INDIANAPOLIS, Ind. (July 27, 2008) – In what was one of the most highly anticipated races of the 2008 NASCAR Sprint Cup Series season, Carl Edwards finished second at Indianapolis Motor Speedway in the 15th running of the Brickyard 400. In what should have been one of the most competitive races of the season, things took a turn for the worse before the race got underway.
For the second time in three years, Indianapolis Motor Speedway experienced tire issues with major races at the 2.5-mile facility. When the Formula One cars came to race in 2005, only six of the 22-car starting field actually took the green flag. The other participants staged a protest, pulling off the track on the parade laps and refusing to participate in the event due to concerns about tire wear. This weekend’s Sprint Cup Series activities experienced some of the same issues, but fortunately all 43 participants made the most of the situation and started the race as planned.
Teams struggled with tire issues from the onset of the weekend, with many drivers wearing tires to the cords in only a handful of laps. NASCAR and Goodyear officials hoped that as the practice sessions were run, more rubber would be laid on the track allowing for the conditions to improve. Unfortunately the results were not what either party expected, and from the drop of the green flag on Sunday afternoon, survival became the name of the game.
Edwards took the green flag from the ninth starting position, and quickly gained positions in the Aflac Ford. Two wrecks in the early running of the event slowed Edwards’ progress, but in the limited green flag laps he showed that his No. 99 was one of the fastest cars on the racetrack. NASCAR elected to throw a competition caution at lap 14 to allow teams to examine their tire wear and when everyone came to pit road, they were faced with a problem that would plague them for the duration of the event – the tire wear had not improved, forcing NASCAR to restrict green flag runs to ten laps or less for the duration of the event.
Edwards and crew chief Bob Osborne agreed that their Aflac Fusion was among the fastest cars on the racetrack, but adjusted on the setup to find a balance that would be more conservative towards the tires. With each stop, the Aflac crew did their part to help Edwards gain track position. With many teams conserving until the ending stages of the race, Edwards and Osborne continued to work together to get the balance where they needed it to contend for the race win.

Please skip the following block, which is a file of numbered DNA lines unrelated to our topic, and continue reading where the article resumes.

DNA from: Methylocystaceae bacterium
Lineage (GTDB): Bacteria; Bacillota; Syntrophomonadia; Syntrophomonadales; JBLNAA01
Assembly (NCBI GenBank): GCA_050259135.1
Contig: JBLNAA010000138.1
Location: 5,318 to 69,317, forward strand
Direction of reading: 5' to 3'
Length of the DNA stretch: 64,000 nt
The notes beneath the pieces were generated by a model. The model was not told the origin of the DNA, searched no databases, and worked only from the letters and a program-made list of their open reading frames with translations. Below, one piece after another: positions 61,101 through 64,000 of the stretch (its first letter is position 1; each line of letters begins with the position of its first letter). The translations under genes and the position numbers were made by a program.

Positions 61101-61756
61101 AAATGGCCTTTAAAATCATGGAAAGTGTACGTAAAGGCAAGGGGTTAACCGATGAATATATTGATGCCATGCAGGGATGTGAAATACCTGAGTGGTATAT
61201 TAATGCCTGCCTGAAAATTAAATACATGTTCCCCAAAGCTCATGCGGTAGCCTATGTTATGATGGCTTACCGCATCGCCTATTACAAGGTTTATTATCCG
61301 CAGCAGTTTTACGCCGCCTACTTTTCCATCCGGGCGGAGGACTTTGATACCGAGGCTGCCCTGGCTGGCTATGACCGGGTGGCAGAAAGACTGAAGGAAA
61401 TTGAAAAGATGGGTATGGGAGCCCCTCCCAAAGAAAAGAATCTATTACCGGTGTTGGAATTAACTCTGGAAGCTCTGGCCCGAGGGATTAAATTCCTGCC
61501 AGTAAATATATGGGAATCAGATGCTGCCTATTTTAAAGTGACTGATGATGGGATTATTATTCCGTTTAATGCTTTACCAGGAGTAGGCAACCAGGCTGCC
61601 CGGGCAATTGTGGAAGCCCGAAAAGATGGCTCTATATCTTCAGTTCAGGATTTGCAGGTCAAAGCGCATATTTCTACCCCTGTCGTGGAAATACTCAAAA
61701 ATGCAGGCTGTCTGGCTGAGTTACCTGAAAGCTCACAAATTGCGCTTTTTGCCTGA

In the closing laps of the race, it came down to Edwards and the No. 48 of Jimmie Johnson. Edwards did what he could to challenge for the victory, but could not catch him in the final laps of the event. After a very long day, Edwards brought the Aflac Ford home in the second position.
“That’s a long day,” said Edwards. “Everyone’s trying to do their best. I personally want to say to the fans that everybody was doing their best to make that a race. At least we got to run there at the end. Jimmie just was fast; we were about the same. Man, it would be cool to win this one. Second place is not what we came here for. Jimmie and I were about the same speed. I just couldn’t do anything with him. He did a really good job. We’re going to win this race eventually. We get one shot a year, and we get better every time so it’ll be fun to come back.”
“I just hope that the fans understand that Goodyear and all of us, everybody, did the best we could, and that was just a worst-case scenario there, and that’ll get better,” Edwards continued. “I’m sure we won’t ever have a race like that again here. It was just really hard to get in a rhythm and race. No one ran 100 percent until the last run. I thought we were better than Jimmie, but he did a good job of holding back just a little more than I thought he was. I thought we had him.”
Following their second place finish at Indianapolis, Edwards and the No. 99 team dropped one spot to the fifth position in the NASCAR Sprint Cup point standings, 320 markers behind point leader Kyle Busch. The Sprint Cup Series races next at Pocono Raceway on Sunday, August 3, 2008.
About Roush Fenway Racing
Roush Fenway Racing operates 13 full-time motorsports teams, five in NASCAR Sprint Cup with drivers Matt Kenseth, Jamie McMurray, Greg Biffle, Carl Edwards and David Ragan; four in the Nationwide Series with Kenseth, Biffle, Edwards, McMurray, Ragan, Erik Darnell and Colin Braun; three in the Craftsman Truck Series with Darnell, Braun, Kvapil, Bobby East and John Wes Townley; and one in the ARCA RE/MAX Series with Ricky Stenhouse, Jr.